Advanced Encryption Standard process

From Academic Kids

On January 2, 1997 the National Institute of Standards and Technology, or NIST, called for cryptographers to propose a new standard block cipher for United States Government use in non-classified but sensitive applications. (Knowledge of what is used for classified applications is itself classified.) The Advanced Encryption Standard (AES) was intended to replace Triple DES, itself an interim fix for the aging Data Encryption Standard (DES). The primary motivation for a new standard was the fact that DES has a relatively small 56-bit key which was becoming vulnerable to brute force attacks. In addition the DES was designed primarily for hardware and is relatively slow when implemented in software. While Triple-DES avoids the problem of a small key size, it is very slow in software, and also unsuitable for limited-resource platforms.

Since the specification for the AES is not secret, it is expected that the cipher will also see much use in non-government applications, and outside the US. This was the case for its predecessors DES and Triple-DES.

The requirements for the new standard were quite tough. A block size of 128 bits was specified, and key sizes of 128, 192, and 256 bits had to be supported. The cipher had to be secure and speed was also considered important. It also had to be capable of running in extremely small embedded systems with limited amounts of RAM and ROM.

Fifteen different designs were submitted from several different countries. They were, in alphabetical order:

CAST-256, CRYPTON, DEAL, DFC (cipher), E2, FROG, HPC, LOKI97, MAGENTA, MARS, RC6, Rijndael, SAFER+, Serpent, and Twofish.

Some were found to be less secure than required, but for most no attacks of significance were found. A shortlist of five designs was selected for Round 2 of the selection process:

MARS, RC6, Rijndael, Serpent, and Twofish.

On October 2, 2000, NIST announced that Rijndael had been selected as the proposed AES, and underwent the process of being made the official standard. On November 26, 2001, NIST announced that AES was approved as FIPS PUB 197.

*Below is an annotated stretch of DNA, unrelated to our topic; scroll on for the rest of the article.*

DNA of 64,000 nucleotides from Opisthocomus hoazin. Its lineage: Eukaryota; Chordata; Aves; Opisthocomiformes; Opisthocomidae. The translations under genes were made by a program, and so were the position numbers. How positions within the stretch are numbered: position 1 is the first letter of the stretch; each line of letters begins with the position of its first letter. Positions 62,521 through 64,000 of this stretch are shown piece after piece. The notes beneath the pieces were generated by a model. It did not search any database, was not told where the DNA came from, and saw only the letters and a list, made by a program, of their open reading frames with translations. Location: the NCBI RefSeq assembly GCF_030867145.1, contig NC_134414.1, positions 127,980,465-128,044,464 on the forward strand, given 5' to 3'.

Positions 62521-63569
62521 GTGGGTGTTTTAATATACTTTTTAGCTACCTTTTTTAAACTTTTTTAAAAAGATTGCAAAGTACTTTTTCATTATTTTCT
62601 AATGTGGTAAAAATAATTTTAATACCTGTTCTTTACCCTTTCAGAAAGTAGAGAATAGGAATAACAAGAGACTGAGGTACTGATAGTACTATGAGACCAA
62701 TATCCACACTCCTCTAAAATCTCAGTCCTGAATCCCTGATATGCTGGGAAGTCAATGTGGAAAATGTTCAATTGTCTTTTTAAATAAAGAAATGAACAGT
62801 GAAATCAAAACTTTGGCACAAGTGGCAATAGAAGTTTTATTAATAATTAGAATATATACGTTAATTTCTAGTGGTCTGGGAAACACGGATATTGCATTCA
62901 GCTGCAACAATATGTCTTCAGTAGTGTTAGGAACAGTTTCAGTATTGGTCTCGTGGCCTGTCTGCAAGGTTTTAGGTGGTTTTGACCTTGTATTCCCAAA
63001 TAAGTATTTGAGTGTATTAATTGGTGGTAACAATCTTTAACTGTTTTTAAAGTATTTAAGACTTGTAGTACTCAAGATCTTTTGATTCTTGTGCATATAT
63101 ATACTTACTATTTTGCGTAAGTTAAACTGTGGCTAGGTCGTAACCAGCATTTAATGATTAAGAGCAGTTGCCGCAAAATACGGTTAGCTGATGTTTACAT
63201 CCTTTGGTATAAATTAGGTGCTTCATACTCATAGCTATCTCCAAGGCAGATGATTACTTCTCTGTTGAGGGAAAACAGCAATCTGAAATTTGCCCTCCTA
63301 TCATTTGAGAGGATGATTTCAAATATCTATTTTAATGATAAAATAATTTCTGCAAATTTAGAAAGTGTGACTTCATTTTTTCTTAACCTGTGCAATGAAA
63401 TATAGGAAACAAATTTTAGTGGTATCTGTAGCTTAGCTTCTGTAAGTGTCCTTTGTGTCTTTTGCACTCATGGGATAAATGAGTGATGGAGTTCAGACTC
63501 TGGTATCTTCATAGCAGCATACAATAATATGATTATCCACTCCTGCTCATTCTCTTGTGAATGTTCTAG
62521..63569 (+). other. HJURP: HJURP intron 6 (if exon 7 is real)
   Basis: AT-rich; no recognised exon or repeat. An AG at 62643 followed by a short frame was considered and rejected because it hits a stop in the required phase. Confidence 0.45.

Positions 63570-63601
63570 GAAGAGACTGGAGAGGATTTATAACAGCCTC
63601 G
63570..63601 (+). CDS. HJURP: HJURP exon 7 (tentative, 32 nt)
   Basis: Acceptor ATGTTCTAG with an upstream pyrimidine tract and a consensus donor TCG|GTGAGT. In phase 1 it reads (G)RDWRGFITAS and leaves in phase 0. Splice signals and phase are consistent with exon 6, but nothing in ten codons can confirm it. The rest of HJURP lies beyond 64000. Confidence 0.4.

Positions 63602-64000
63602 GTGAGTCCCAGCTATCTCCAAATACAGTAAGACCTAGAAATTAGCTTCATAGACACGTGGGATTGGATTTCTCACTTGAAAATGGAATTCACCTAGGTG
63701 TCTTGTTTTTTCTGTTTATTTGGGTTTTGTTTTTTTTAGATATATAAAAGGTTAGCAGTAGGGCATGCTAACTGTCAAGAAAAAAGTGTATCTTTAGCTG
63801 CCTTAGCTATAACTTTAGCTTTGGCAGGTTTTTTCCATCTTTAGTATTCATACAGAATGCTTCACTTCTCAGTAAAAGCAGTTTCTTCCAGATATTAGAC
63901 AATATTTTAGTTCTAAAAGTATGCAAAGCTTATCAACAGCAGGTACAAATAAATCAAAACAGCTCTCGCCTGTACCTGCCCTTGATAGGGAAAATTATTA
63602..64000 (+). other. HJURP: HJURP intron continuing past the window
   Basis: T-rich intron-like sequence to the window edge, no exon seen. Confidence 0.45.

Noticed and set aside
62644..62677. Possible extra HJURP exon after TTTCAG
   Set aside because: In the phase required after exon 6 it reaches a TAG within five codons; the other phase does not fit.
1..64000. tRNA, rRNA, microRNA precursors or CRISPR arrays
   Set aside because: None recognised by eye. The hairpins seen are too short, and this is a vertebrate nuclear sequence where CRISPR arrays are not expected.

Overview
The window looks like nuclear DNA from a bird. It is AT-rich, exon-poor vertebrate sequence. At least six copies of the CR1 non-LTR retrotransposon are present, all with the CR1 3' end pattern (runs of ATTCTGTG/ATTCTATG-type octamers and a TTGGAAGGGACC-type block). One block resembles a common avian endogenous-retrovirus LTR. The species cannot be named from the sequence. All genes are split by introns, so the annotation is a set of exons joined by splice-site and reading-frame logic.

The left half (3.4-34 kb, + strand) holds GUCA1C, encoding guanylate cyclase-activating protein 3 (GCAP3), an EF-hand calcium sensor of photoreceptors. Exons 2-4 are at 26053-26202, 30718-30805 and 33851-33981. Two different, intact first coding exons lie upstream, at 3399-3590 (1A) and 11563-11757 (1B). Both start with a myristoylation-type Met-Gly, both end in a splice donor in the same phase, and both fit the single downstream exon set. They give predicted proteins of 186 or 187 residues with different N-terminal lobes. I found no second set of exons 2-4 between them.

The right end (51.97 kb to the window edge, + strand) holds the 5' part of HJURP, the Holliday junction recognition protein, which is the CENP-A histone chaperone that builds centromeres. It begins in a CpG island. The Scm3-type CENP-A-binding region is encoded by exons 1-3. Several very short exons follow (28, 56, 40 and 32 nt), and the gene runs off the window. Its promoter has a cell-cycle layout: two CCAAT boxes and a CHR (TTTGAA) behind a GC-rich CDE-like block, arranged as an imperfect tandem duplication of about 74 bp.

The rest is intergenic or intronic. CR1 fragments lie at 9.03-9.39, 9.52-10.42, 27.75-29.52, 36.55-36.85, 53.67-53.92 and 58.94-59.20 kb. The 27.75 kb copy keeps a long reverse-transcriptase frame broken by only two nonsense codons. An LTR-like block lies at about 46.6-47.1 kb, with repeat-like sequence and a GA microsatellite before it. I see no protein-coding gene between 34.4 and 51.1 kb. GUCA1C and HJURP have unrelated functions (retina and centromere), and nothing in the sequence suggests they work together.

See also

References

A historical overview of the process can be found on NIST's website [1] (http://csrc.nist.gov/CryptoToolkit/aes/).

On the sci.crypt newsgroup, there are extensive discussions about the AES process:

  • First AES conference (http://groups-beta.google.com/group/sci.crypt/browse_frm/thread/c8b87c4e61fee017)
  • Second AES conference (http://groups-beta.google.com/group/sci.crypt/browse_frm/thread/be437c03b7a7b3ff)


Block ciphers edit  (https://search.academickids.com:443/encyclopedia/index.php?title=Template:Block_ciphers&action=edit)
Algorithms: 3-Way | AES | Akelarre | Blowfish | Camellia | CAST-128 | CAST-256 | CMEA | DEAL | DES | DES-X | FEAL | FOX | FROG | G-DES | GOST | ICE | IDEA | Iraqi | KASUMI | KHAZAD | Khufu and Khafre | LOKI89/91 | LOKI97 | Lucifer | MacGuffin | Madryga | MAGENTA | MARS | MISTY1 | MMB | NewDES | RC2 | RC5 | RC6 | REDOC | Red Pike | S-1 | SAFER | SEED | Serpent | SHACAL | SHARK | Skipjack | Square | TEA | Triple DES | Twofish | XTEA
Design: Feistel network | Key schedule | Product cipher | S-box | SPN   Attacks: Brute force | Linear / Differential cryptanalysis | Mod n | XSL   Standardisation: AES process | CRYPTREC | NESSIE   Misc: Avalanche effect | Block size | IV | Key size | Modes of operation | Piling-up lemma | Weak key

it:Processo di standardizzazione dell'Advanced Encryption Standard

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